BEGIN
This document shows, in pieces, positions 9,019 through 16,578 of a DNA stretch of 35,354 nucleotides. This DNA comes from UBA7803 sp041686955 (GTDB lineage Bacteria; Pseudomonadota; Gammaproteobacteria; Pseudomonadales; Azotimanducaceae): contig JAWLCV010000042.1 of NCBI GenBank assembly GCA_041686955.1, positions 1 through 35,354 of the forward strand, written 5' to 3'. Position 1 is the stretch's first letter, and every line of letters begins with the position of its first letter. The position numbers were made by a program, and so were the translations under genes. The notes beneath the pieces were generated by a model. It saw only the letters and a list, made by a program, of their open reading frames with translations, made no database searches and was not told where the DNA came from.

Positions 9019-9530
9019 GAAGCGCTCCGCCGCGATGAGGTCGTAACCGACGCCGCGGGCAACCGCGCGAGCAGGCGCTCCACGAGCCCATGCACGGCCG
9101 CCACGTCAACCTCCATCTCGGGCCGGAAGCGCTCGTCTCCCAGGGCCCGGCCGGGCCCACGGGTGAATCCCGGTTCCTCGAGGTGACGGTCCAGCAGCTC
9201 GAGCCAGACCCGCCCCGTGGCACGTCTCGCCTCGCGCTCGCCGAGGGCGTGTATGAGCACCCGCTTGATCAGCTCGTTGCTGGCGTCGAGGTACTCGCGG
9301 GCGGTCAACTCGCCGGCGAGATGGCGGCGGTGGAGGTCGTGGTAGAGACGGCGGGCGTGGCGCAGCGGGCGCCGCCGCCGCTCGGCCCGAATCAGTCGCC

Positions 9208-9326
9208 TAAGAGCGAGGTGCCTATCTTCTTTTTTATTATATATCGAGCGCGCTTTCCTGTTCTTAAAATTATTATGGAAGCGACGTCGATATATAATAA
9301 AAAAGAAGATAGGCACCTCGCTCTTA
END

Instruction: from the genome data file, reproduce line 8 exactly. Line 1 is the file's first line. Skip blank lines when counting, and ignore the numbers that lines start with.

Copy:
9208 TAAGAGCGAGGTGCCTATCTTCTTTTTTATTATATATCGAGCGCGCTTTCCTGTTCTTAAAATTATTATGGAAGCGACGTCGATATATAATAA